SAN FRANCISCO (AP) — Crab fisherman Mark Anello noticed something odd near his boat off the Northern California coast: three buoys floating nearby were moving. Motoring closer he saw a gray whale tangled in a large fishing line.
It was the same whale, officials determined later, that was first spotted hundreds of miles south off the Orange County coast April 17, dragging several buoys attached to a net.
At that time, rescuers attempted to free the marine mammal, but it disappeared. It was spotted about a week later still entangled off the coast of Monterey County.
On Thursday, Anello was out on his 48-foot wooden crab boat about 3½ miles off the coast of Sonoma County near Bodega Bay, located about 67 miles north of San Francisco.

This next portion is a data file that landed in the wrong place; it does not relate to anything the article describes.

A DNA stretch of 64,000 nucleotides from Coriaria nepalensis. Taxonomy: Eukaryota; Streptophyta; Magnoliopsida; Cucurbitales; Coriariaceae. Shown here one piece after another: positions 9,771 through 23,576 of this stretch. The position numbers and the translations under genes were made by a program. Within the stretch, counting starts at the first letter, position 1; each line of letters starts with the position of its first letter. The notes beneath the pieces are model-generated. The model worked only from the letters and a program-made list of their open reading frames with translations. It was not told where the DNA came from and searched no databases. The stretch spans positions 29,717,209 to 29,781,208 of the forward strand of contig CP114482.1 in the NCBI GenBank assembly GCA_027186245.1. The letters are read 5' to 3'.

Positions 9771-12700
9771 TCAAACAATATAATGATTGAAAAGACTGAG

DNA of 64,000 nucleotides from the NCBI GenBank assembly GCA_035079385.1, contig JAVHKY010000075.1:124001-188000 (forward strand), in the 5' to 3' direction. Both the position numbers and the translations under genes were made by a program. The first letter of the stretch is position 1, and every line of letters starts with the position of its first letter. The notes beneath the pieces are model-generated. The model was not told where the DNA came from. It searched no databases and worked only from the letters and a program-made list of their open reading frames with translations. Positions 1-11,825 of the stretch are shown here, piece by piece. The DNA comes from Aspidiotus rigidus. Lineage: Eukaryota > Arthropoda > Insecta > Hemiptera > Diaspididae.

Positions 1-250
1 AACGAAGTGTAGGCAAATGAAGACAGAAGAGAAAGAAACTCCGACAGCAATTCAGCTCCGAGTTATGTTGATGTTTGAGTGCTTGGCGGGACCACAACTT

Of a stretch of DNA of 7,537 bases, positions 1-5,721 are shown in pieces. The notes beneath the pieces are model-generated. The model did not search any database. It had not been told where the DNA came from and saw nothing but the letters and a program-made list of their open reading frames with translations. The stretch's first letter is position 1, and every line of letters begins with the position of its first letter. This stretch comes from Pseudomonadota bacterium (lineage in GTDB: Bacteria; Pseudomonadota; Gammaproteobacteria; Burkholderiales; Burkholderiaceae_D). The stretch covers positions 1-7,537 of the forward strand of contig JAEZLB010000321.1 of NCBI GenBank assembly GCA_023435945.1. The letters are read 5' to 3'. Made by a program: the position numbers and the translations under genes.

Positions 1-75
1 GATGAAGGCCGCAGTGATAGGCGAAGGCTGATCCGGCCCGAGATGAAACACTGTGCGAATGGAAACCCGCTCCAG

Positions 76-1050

As Anello, a fourth-generation fisherman, and two others on his boat the Point Ommaney moved closer, they found the orange and white buoys connected to the whale that measured close to the length of his vessel, said Tony Anello, Mark's father.
"They come up slowly alongside the whale, and the whale started fighting at first," the elder Anello said. "Then the whale decided to calm down."
Using 12-foot, bamboo poles with hooks on the end, Mark Anello and his crew spent 90 minutes freeing the 40-ton mammal, which had been nicknamed "June" by rescuers who had earlier tried to free it.
Once the creature was free from the ropes, nets and buoys it took a lap around the vessel.
"The whale circled the boat, surfaced and took off," Tony Anello said. "It was like it was saying thank you."